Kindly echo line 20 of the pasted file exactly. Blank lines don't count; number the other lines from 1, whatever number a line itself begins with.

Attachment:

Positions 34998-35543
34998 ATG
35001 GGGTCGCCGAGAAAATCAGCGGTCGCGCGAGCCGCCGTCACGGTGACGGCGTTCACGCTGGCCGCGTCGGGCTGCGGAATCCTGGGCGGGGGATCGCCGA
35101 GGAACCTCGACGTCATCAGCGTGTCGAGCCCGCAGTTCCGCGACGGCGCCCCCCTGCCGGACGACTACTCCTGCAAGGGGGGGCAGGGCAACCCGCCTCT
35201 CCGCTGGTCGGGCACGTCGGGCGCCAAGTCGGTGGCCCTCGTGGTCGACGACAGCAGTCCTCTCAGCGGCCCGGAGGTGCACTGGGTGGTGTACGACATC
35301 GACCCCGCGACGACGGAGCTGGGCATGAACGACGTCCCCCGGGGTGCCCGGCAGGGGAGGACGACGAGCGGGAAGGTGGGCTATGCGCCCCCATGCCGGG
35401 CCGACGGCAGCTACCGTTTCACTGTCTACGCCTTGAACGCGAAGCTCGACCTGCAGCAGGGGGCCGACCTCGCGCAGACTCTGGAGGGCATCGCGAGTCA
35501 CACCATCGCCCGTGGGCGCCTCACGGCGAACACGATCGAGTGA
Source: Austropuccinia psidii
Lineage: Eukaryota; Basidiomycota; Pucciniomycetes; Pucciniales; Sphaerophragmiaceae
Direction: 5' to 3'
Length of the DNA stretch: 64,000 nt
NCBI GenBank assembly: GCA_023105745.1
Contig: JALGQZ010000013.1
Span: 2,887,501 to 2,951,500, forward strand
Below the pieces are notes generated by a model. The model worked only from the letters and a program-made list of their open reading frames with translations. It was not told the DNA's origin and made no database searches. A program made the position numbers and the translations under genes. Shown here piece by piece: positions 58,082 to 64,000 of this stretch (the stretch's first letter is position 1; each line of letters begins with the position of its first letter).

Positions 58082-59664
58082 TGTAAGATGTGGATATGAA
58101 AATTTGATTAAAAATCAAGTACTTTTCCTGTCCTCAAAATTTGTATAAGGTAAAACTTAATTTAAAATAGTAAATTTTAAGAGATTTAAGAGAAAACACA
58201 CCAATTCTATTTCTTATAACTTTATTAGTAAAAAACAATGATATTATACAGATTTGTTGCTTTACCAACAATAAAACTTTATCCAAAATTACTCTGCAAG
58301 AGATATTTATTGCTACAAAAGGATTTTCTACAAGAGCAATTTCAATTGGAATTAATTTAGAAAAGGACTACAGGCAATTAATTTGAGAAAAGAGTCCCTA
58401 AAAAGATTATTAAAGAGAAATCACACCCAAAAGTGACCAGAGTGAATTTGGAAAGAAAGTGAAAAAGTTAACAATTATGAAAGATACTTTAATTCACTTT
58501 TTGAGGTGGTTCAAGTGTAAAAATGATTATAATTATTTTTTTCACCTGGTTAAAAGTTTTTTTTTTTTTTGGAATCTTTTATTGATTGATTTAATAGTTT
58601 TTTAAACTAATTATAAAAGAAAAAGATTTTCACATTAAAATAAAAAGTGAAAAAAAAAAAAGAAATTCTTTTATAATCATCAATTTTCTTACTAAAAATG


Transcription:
58201 CCAATTCTATTTCTTATAACTTTATTAGTAAAAAACAATGATATTATACAGATTTGTTGCTTTACCAACAATAAAACTTTATCCAAAATTACTCTGCAAG